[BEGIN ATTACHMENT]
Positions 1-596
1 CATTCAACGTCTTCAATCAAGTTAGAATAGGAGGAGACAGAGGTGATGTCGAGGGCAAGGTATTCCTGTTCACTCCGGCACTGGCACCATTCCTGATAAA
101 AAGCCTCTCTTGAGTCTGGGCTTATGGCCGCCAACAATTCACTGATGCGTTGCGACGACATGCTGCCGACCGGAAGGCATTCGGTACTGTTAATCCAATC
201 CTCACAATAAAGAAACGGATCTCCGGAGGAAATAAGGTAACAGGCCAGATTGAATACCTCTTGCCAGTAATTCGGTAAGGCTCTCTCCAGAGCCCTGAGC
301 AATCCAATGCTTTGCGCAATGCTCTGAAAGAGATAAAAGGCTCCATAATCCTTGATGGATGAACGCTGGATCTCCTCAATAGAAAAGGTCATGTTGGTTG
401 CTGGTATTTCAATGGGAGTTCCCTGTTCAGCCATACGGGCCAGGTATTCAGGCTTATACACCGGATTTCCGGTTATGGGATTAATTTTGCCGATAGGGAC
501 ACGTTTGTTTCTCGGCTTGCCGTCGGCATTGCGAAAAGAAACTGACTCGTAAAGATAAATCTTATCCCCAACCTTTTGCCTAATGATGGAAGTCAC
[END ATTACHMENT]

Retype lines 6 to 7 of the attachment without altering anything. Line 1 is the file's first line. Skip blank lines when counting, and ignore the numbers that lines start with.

401 CTGGTATTTCAATGGGAGTTCCCTGTTCAGCCATACGGGCCAGGTATTCAGGCTTATACACCGGATTTCCGGTTATGGGATTAATTTTGCCGATAGGGAC
501 ACGTTTGTTTCTCGGCTTGCCGTCGGCATTGCGAAAAGAAACTGACTCGTAAAGATAAATCTTATCCCCAACCTTTTGCCTAATGATGGAAGTCAC